Fairplay

  • Room 01: Identity ITALIANA. Italy Through the Lens of Fashion 1971-2001
  • Room 02: DemocracyITALIANA. Italy Through the Lens of Fashion 1971-2001
  • Room 03: LogomaniaITALIANA. Italy Through the Lens of Fashion 1971-2001
  • Room 04: DioramaITALIANA. Italy Through the Lens of Fashion 1971-2001
  • Room 05: Project RoomITALIANA. Italy Through the Lens of Fashion 1971-2001
  • Room 06: BazaarITALIANA. Italy Through the Lens of Fashion 1971-2001
  • Room 07: PostproductionITALIANA. Italy Through the Lens of Fashion 1971-2001
  • Room 08: GlocalITALIANA. Italy Through the Lens of Fashion 1971-2001
  • Room 09: The Italy of ObjectsITALIANA. Italy Through the Lens of Fashion 1971-2001
  • Maria Luisa Frisa
By Sofia Celeste - 16 March 2018

Fashion's Curator: Maria Luisa Frisa on Italiana, her latest masterpiece

MILAN, ITALY - Maria Luisa Frisa, a critic and curator, whose exhibits embody the essence of Italian fashion, cut the ribbon last month on Italiana. Italy Through the Lens of Fashion 1971-2001." Italiana kicked off the Milan ready to wear shows and will run until May 6. It was co-curated with W editor in chief Stefano Tonchi and promoted and produced by the city of Milan and the Camera Nazionale della Moda Italiana. Some 130 looks by top designers from Giorgio Armani to the late Gianni Versace served to tell a page of a history that begins from the first runway show staged in Milan by Walter Albini up until the fashion that was born amid the financial boom and after the 9/11 attacks.

Fairplay chatted with Frisa, who is also the director of the multimedia arts and fashion graduate course Venice's IUAV university... and has made her unmistakable mark on the some of the most emblematic exhibits of our time: Gucci Museo's "Garden Galleria" and Museo Salvatore Ferragamo's "Between Art and Fashion"... just to name a few.

You have written about everyone from Diana Vreeland to Donatella Versace to Walter Albini. You’re THE storyteller. Do you consider yourself a historian of fashion?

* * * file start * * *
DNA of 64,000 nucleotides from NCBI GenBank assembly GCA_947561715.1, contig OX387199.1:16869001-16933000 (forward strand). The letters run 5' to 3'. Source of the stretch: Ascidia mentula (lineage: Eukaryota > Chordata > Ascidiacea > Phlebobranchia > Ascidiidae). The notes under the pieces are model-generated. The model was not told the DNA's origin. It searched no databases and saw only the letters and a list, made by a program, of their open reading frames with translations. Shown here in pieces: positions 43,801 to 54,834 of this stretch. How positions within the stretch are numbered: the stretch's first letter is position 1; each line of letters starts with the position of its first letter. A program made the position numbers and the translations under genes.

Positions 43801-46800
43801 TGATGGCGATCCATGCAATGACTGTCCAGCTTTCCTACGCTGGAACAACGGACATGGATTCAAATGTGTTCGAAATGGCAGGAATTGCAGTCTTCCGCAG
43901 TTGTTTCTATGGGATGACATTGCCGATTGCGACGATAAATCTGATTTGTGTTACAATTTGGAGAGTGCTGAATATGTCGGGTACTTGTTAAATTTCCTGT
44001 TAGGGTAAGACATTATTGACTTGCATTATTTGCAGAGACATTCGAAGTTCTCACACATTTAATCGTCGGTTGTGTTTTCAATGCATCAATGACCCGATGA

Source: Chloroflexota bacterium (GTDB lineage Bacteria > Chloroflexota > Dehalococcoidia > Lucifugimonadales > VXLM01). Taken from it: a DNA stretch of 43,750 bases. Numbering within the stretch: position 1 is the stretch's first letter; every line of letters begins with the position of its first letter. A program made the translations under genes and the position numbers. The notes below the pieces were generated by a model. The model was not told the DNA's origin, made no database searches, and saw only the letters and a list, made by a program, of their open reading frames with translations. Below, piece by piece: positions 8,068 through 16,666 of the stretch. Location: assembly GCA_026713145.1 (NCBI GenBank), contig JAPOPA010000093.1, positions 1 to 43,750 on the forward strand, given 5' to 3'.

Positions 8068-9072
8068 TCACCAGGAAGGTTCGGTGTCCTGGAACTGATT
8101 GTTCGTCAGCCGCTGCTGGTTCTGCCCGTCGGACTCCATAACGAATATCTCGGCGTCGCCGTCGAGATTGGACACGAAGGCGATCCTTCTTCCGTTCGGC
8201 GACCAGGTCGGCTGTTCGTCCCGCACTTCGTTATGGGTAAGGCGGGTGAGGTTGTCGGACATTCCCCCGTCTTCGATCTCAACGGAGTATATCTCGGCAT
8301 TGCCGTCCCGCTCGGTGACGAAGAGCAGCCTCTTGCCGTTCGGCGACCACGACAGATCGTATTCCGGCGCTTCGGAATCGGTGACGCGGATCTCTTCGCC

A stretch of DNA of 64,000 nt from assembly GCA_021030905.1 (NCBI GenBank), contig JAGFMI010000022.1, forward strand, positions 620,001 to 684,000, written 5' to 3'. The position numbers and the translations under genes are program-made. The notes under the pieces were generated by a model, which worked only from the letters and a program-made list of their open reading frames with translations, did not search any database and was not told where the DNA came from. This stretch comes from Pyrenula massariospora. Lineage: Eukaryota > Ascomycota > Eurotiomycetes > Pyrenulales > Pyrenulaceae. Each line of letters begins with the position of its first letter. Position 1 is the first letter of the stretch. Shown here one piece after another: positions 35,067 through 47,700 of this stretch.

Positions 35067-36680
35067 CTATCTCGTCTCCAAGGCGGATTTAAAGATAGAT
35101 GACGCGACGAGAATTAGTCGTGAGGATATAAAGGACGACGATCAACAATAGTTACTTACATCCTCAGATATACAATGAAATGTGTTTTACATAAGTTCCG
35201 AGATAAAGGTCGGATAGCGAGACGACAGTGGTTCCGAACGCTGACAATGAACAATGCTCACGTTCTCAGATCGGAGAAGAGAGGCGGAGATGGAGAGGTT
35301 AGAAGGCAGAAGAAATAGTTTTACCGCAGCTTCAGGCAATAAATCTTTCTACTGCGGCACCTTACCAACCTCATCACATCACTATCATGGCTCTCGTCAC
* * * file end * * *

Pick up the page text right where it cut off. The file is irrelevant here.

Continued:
Stories interest me, but I am not a historian. I look at the past because it is necessary for the present. I consider myself a professor and an art critic.

You actually started out in magazines. In the 1980s you worked with Stefano Tonchi on Westuff. Where did your interest in fashion come from?

I have always loved fashion and I have always loved dressing up a lot. If you love dressing up, then you are a person who loves fashion. But my interest in the industry really started with Stefano and Westuff. That was a real turning point and then Giorgio Armani called me to work on the Emporio Armani magazine.

I was really impressed by the latest exhibit at the newly revamped Gucci Museum. Sure there was some Tom Ford and Frida Giannini in there but there was a LOT of Michele, who has worked as its creative director for such a short time. Why is that?

I think that it was really about a journey through the archive and since its is not an archive, but a gallery, everything that is being exhibit dates from the turn of the 20th century to now. It was logical that Michele’s presence is interesting and it was important to tell Gucci’s story through Michele’s eyes and with his sensibilities. I had carte blanche for this project that gave it a contemporary feeling. Everything from his “guccification” from the Gucci logo to the double “G”.

How is Italian fashion being appreciated in the world? Do people think this is where the origins of fashion lie?

I don’t think that we need to change anything to get to know the history of Italian fashion better. What we have forgotten to do is tell our story. We have forgotten to tell the story of our identity and qualities to define what Italian fashion really is.

Your latest exhibit is called “ITALIANA. Italy Through the Lens of Fashion 1971-2001” What was the reasoning behind all the key events on the timeline? Some are random like Silvio Berlusconi and the publication of Donna…

Italiana is not just a show about fashion that tells the story of an environment and design and fashion and art. There are things that happened that are logical. It’s all subjective and can also be critical. Choices are choices. Someone else may have chosen other events.

I remember 2001. Milan was so different and it really seemed like fashion’s heyday. How was it for you?

2001, is a symbol. It is also when the twin towers fell and the world’s equilibrium changed and a new point of view was formed. It was also the year that large luxury groups started to buy Italian brands. The euro also came along one year later. And that also changed the equilibrium of Italian fashion.

How do you feel about the new creative minds that are shaping fashion and the new emerging talent that has arisen from Milan?

Italy is really demonstrating that it is an author of fashion and that it is a reference for the whole world. There are people in their 40s like Alessandro Michele that are the designers of the moment. Maria Grazia Chiuri of Dior and Riccardo Tisci of Burberry. There are also ceos that are Italians that have made a name for themselves abroad. There is also this new generation forming here in Milan that includes Pierpaolo Piccioli, as well as Marco de Vincenzo, Fausto Puglisi… and Arthur Arbesser (who is not from here but works here) and they all have so much personality. The list really goes on but it is logical that Italian style is different.

  

 



Sofia Celeste